June 17, 2024
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בַּעֲשָׂרָה מַאֲמָרוֹת נִבְרָא הָעוֹלָם. וּמַה תַּלְמוּד לוֹמַר, וַהֲלֹא בְמַאֲמָר אֶחָד יָכוֹל לְהִבָּרְאוֹת?
אֶלָּא לְהִפָּרַע מִן הָרְשָׁעִים שֶׁמְּאַבְּדִין אֶת הָעוֹלָם שֶׁנִּבְרָא בַּעֲשָׂרָה מַאֲמָרוֹת,
וְלִתֵּן שָׂכָר טוֹב לַצַּדִּיקִים שֶׁמְּקַיְּמִין אֶת הָעוֹלָם שֶׁנִּבְרָא בַּעֲשָׂרָה מַאֲמָרוֹת: (אבות ה:א)
עֲשָׂרָה דוֹרוֹת מֵאָדָם וְעַד נֹחַ, לְהוֹדִיעַ כַּמָּה אֶרֶךְ אַפַּיִם לְפָנָיו, שֶׁכָּל הַדּוֹרוֹת הָיוּ מַכְעִיסִין וּבָאִין עַד שֶׁהֵבִיא עֲלֵיהֶם אֶת מֵי הַמַּבּוּל.
עֲשָׂרָה דוֹרוֹת מִנֹּחַ וְעַד אַבְרָהָם, לְהוֹדִיעַ כַּמָּה אֶרֶךְ אַפַּיִם לְפָנָיו, שֶׁכָּל הַדּוֹרוֹת הָיוּ מַכְעִיסִין וּבָאִין, עַד שֶׁבָּא אַבְרָהָם וְקִבֵּל שְׂכַר כֻּלָּם: (ה:ב)
עֲשָׂרָה נִסְיוֹנוֹת נִתְנַסָּה אַבְרָהָם אָבִינוּ עָלָיו הַשָּׁלוֹם וְעָמַד בְּכֻלָּם … (ה:ג)
עֲשָׂרָה נִסִּים נַעֲשׂוּ לַאֲבוֹתֵינוּ בְמִצְרַיִם וַעֲשָׂרָה עַל הַיָּם … (ה:ד)
עֲשָׂרָה נִסִּים נַעֲשׂוּ לַאֲבוֹתֵינוּ בְּבֵית הַמִּקְדָּשׁ … (ה:ה)

Anonymous Numerical Lists

The fifth perek of Masechet Avot diverges from the previous four in two significant ways. Firstly, the fifth perek consists predominantly of anonymous statements, as opposed to citing statements in the name of various sages. In addition, the earlier perakim focus mainly on ethics and morals, while the fifth presents numerical lists of various historical phenomenaoften without delineating any ethical implication.

The first half of the perek presents lists in descending numerical order. The first six mishnayot list groups of 10, the following three bringing groups of seven and the final six bringing groups of four.

The lists of 10 are uniquely significant, because the number 10 symbolizes something full and complete. These lists appear in historical order. The perek begins with the 10 ma’amarot (utterances) with which God created the world, then continuing with the world’s first 10 generations from Adam Harishon to Noach, and the subsequent 10 from Noach to Avraham. The third mishna then mentions the 10 trials Hashem used to test Avraham, the 10 miracles Hashem performed on behalf of the Jewish people in Mitzrayim and at the Yam Suf, the 10 ways the Jews “tested” Hashem, and, finally, the 10 miracles that Hashem performed on behalf of our ancestors in the times of the Beit Hamikdash. What do these lists teach us?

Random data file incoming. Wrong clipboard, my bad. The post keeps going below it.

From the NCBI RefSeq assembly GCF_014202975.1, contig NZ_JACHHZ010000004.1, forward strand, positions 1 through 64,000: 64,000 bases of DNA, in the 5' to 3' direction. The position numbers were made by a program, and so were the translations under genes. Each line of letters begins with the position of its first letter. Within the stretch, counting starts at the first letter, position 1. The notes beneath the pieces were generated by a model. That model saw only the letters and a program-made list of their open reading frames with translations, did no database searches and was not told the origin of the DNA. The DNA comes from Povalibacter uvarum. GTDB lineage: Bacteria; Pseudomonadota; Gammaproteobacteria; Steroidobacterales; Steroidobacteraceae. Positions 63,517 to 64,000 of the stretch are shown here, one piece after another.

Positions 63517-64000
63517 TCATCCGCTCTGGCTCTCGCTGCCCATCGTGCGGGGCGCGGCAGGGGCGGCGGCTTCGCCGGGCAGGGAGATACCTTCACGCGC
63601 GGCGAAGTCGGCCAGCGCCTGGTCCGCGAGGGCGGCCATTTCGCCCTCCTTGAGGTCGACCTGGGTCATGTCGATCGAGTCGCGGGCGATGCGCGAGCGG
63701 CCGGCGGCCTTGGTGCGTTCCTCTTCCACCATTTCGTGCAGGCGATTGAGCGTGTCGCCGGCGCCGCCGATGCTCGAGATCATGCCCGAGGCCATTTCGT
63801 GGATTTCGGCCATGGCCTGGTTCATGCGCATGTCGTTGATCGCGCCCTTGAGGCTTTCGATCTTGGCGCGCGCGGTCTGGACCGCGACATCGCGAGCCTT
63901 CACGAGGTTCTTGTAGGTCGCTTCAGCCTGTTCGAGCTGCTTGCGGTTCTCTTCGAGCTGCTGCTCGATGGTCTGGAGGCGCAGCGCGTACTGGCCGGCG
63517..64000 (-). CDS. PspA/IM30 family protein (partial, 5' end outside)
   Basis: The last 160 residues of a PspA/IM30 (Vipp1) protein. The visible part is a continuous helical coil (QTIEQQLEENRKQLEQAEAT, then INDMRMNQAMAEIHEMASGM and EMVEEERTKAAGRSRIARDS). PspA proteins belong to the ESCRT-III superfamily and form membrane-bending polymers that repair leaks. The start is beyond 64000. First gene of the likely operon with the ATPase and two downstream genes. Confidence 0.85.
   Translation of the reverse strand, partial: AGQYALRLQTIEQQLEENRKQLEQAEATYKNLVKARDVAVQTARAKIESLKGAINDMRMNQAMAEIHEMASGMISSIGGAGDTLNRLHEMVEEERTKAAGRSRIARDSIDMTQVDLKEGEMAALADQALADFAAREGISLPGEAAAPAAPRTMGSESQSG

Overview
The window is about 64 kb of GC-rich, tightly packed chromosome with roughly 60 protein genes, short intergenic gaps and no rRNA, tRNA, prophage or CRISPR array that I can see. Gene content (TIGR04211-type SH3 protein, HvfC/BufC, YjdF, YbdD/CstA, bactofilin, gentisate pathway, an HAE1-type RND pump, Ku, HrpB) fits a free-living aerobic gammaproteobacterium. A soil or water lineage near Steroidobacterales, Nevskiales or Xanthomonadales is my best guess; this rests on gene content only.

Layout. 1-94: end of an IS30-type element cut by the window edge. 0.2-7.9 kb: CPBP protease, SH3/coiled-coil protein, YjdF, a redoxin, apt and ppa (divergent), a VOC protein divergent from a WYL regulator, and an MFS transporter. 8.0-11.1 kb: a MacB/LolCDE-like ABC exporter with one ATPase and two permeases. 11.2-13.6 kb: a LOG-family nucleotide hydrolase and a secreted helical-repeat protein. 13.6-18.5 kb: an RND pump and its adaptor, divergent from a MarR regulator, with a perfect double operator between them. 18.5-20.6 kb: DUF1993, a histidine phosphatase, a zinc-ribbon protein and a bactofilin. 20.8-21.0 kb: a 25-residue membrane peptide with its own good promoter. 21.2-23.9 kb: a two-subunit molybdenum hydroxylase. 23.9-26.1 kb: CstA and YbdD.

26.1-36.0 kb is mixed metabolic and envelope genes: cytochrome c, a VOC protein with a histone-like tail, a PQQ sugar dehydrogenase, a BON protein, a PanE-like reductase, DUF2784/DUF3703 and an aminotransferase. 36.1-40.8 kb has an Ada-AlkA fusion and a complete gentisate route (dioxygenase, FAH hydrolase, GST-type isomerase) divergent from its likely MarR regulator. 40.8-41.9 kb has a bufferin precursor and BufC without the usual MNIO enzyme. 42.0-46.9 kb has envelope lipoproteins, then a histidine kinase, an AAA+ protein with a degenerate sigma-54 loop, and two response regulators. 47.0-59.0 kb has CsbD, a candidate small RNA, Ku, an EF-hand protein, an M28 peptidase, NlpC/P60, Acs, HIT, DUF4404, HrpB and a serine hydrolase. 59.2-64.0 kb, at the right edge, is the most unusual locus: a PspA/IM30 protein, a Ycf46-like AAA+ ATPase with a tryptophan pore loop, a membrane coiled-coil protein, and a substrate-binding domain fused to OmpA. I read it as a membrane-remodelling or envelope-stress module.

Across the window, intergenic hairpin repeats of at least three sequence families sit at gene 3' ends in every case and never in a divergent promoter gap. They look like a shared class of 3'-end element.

Significant Actions Significantly Impact a Significant World

A closer look reveals a common theme across these lists, rooted in how the mishna explains the significance of the first list.

The first mishna explains that Hashem created the world with 10 ma’amarot in order to increase the reward and punishment tzaddikim and resha’im (respectively) receive for their impact on the world. The multiple ma’amarot reflect the significance of each aspect of our world we are rewarded for sustaining. They should inspire us to take our role and impact seriously. In fact, Kohelet Rabbah (7:19) describes how Hashem led Adam Harishon through the world, showing him how beautiful everything was. He then told Adam, “make sure not to destroy it.” This demonstrates the significance of the role we play in this world.